The labor market and population count are important to prospective businesses and those looking to relocate, said Jeff Meredith, executive director of The Monett Chamber of Commerce. However, he said the chamber doesn’t use the census data very frequently.

“But the existence of it helps on the back end before we take that phone call,” he said.

Every resident matters when it comes to a census count in a small town like Monett, he added. Monett’s population in 2010 was 8,873, with the Census Bureau estimating its 2018 resident count at 9,118 – a 2.6% increase.

“The count is important because it helps secure dollars,” Meredith said.

Undercount awareness
In the 2010 census, Missouri had a 69.6% participation rate, which Ray said placed the state 24th nationally. Springfield’s rate was almost identical to the state mark. Census officials are hopeful a new digital option will boost those percentages.

For the first time in its history, which spans back to 1790, a digital U.S. census will be available. The online questionnaire is set to go live to the public via on March 12, and it will be active through July 31.

Responses by mail or phone are still being accepted, Ray said.

Hardinger said getting greater census participation is vital to avoid an undercount, such as what Missouri experienced in 2010. Due to population loss reflected in the census data, the state lost one congressional district seat, which now sits at eight, she added.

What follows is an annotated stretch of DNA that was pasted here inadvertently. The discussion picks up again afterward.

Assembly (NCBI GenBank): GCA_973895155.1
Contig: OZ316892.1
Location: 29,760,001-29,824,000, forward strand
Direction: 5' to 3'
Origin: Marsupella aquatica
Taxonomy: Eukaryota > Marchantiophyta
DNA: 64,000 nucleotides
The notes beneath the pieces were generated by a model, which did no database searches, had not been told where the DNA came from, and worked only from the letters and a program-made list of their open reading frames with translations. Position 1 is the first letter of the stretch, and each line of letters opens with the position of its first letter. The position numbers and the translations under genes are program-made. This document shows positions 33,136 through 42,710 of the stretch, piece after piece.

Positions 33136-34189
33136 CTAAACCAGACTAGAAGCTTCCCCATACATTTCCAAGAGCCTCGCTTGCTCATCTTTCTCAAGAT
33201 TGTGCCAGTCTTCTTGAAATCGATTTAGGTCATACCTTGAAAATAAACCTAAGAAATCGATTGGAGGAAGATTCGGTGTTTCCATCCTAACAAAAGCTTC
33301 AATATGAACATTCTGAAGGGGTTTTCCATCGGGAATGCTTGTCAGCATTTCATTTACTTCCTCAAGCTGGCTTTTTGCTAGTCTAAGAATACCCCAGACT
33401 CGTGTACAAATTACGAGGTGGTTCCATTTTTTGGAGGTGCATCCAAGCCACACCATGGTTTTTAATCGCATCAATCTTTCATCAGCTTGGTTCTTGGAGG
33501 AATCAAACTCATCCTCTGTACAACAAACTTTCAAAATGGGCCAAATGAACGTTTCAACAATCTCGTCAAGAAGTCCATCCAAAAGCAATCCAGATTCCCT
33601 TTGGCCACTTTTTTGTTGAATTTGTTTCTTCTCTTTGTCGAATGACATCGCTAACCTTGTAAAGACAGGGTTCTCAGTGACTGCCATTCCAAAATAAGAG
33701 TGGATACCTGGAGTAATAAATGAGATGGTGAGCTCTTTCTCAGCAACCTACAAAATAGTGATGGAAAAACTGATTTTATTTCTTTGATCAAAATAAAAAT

Ray identified segments of the undercount as young children and the Hispanic and black populations. He said the Census Bureau has run television and radio ads since January as part of its marketing push. The Missouri Legislature allocated roughly $500,000 for census funding, he added.

Ray said it gets costly for Missouri when people don’t submit their information. State officials estimate a loss of $1,300 per person, per year for those not counted in the census.

“For every adult and child that is not counted, $13,000 leaves the state,” he said. “That’s money for roads, hospitals and other services we rely on.”

Time to work
As the census data begins to be collected, hiring events for temporary workers continue locally. The Missouri Job Center has hosted several over the past few months, Ray said, adding the Census Bureau has been building its applicant pool since October. In Greene County, the applicant pool has exceeded 100%, although Taney County is around 81%.

Hardinger said typical seasonal jobs are starting up in Branson, which makes finding an adequate number of census workers in the county more of a challenge. Additionally, the state had a low unemployment rate of 3.5% in January, according to the Missouri Department of Economic Development. That’s a far cry from the state’s 9.3%-9.8% range in 2010.

“These census jobs are good paying jobs, but are temporary,” she said, adding the Missouri Job Center has a recruiter on-site most every day.

To incentivize more applicants, the Census Bureau recently boosted hourly pay, ranging from $17-$23.50 per hour nationwide. In Greene County, the hourly pay is $19-$21 for both office and census taker jobs. Job seekers can apply at the Missouri Job Center or online at

“It’s actually looking pretty good now,” Ray said of the local census worker pool. “We’re not as concerned as we were a couple of months ago.”